Market Basket Cutting All Part-Time Hours Sunday

A note from store directors ensures employees that they have not lost their jobs

As the Market Basket worker rebellion over Arthur T. Demoulas’s firing as CEO entered its 20th day, the hammer came down on hundreds, potentially thousands of part-time workers Thursday: They were warned they will get zero hours of work next week because sales are plummeting.

Like many supermarket chains, Market Basket requires store managers to maintain minimum ratios of store sales to payroll. So with many stores reporting sales down 90 percent or more, company CEOs Felicia Thornton and Jim Gooch ordered managers at the 71 stores to keep payroll within the proper ratios – and managers overwhelmingly decided to cut or eliminate part-timer work in order to protect jobs with medical benefits for full-time employees.

"This is the worst day that I’ve ever had working for this company," said Glenn Connors, the director of the Brockton Market Basket, a 36-year company veteran who has 500 people counting on him for a paycheck, including more than 400 part-timers he had to warn would get no work next week. "It’s unthinkable what we’ve had to do today."

"No hours next week" was what cashier Dulce Mendes said she and others will have to live with. "It’s going to be very hard for a lot of people here. A lot of them are high school students, they’re college students, they have kids, they have families."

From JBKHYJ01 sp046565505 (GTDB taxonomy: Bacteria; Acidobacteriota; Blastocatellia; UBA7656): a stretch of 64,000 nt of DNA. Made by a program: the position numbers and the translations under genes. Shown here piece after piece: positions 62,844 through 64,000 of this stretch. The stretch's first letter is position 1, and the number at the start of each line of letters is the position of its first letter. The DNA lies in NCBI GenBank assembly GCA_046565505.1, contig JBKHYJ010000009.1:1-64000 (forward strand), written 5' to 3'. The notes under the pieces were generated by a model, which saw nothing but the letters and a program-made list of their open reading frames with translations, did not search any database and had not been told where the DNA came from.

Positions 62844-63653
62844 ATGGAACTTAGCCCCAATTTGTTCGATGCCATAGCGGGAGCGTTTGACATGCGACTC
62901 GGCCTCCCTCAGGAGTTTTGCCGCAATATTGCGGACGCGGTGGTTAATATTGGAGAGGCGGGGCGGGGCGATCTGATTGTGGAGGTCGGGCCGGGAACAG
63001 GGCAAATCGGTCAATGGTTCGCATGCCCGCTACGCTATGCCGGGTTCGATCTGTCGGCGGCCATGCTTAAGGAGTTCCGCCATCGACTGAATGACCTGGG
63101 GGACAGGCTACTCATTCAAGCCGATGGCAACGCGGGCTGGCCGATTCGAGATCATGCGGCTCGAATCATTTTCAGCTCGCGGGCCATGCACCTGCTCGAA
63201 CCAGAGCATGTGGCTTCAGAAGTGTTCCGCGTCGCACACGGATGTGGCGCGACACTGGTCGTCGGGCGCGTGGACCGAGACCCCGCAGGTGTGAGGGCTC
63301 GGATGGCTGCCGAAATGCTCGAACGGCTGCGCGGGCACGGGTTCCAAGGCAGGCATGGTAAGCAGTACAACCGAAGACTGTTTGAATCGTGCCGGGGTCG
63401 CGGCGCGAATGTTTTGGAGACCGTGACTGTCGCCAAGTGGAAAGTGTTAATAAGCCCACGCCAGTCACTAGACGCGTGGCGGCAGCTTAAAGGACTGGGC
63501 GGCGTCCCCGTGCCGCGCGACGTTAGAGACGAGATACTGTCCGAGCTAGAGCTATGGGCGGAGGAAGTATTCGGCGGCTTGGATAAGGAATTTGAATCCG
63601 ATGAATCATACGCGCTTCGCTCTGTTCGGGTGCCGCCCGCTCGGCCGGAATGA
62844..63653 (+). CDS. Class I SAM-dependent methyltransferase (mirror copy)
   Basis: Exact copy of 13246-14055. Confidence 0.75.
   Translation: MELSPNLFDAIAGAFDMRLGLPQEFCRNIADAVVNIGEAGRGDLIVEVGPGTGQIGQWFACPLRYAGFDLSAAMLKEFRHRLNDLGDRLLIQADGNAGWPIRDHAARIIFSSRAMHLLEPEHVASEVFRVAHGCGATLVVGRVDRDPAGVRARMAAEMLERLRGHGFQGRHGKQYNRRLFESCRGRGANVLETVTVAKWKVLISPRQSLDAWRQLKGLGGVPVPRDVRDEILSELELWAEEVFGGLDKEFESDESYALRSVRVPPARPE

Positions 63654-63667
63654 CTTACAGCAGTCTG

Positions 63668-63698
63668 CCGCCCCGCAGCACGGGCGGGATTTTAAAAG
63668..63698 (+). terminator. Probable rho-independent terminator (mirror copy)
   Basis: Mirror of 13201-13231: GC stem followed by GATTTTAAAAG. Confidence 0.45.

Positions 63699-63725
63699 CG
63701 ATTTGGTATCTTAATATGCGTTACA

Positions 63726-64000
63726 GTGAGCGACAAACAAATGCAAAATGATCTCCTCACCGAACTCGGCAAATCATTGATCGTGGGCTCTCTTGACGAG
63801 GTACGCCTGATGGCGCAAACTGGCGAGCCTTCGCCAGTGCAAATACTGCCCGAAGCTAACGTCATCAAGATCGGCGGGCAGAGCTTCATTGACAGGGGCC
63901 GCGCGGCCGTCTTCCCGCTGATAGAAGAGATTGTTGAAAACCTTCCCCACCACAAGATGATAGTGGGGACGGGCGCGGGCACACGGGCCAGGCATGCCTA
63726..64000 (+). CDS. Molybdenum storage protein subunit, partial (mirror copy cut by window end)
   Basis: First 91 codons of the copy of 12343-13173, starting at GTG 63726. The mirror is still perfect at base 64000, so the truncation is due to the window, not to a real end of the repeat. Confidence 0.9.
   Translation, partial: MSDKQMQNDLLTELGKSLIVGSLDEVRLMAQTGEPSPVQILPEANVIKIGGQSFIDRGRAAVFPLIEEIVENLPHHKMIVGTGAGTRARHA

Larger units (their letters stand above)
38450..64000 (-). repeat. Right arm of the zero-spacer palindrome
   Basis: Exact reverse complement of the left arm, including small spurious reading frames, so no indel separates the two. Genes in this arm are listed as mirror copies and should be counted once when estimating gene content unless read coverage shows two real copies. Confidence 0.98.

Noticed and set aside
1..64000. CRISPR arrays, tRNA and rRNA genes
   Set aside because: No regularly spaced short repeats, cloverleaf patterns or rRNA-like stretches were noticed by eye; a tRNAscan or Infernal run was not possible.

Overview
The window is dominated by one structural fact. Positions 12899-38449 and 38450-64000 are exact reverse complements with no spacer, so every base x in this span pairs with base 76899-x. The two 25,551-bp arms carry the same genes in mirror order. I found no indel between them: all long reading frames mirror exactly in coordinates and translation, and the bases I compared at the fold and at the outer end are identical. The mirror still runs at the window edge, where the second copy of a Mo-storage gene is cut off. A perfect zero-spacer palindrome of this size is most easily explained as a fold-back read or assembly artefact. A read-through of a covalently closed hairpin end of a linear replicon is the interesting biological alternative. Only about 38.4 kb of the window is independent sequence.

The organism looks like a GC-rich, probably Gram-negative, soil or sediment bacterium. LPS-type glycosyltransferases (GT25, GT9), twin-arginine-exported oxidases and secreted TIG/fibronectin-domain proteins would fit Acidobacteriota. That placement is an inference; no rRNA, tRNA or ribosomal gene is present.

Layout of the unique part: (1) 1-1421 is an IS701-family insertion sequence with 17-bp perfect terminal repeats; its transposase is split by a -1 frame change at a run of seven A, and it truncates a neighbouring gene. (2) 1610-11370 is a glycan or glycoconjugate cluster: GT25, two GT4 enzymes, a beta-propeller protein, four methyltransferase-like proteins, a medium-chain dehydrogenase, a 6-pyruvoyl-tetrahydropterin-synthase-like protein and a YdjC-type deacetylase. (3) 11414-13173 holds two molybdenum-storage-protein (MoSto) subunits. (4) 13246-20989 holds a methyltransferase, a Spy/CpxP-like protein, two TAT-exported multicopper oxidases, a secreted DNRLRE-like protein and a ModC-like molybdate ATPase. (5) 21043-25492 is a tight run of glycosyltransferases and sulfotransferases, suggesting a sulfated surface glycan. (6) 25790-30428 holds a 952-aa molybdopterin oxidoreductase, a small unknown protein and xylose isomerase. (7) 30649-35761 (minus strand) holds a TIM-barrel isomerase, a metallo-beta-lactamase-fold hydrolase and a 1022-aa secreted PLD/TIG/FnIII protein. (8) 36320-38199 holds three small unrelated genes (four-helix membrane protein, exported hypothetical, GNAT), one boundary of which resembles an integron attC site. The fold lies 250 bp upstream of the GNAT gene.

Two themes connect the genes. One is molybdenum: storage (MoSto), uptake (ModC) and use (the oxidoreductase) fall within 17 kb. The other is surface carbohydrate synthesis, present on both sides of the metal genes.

Mackenzie Clarke, a part-time cashier who’s beginning as a freshman at Keene State College in New Hampshire at the end of the summer, said she expects to miss out on at least two paychecks she was counting on. "I was really hoping I’d get these checks to pay for my books, but now I’m not sure what I’m going to do." Her mother works full-time at the same store at the customer help desk and carries health insurance for the family, "and now I don’t know what’s going to happen with that, too."

For Patrick Paulera, getting paychecks from the Brockton Market Basket has literally meant getting a roof over his family’s head.

"I was homeless for six months, and I got taken in here and they took good care of me. I really do love this company," Paulera said, but added: "I have no second job. My father, my sister, and I, we all work here, and we are not going to have any hours next week."

A spokesperson for Market Basket parent Demoulas Supermarkets said in an e-mailed statement: "The CEOs have said they would welcome back all associates in an effort to return to full operations for the benefit of Market Basket's customers, associates, vendors and communities. Toward that end, they have told Store Directors to receive deliveries and stock their shelves. Standard company practice is that Store Directors are responsible for determining appropriate staffing levels in their stores. Store Directors were not instructed to lay off associates, but to adjust hours to meet current demand. It is our hope that we will be back to normal business levels in the not too distant future and all associates will be back to a full schedule."

The spokesperson also made public an email from co-CEO Felicia Thornton to top managers at the 71 stores in Massachusetts, New Hampshire, and Maine: "I have issued an immediate communication for all Store Directors. All Store Directors are to let their associates know that they are not laid off. All Store Directors as part of their normal responsibilities are able to and often do reduce hours but they need to make clear when doing so that the individuals are still employees of DSM."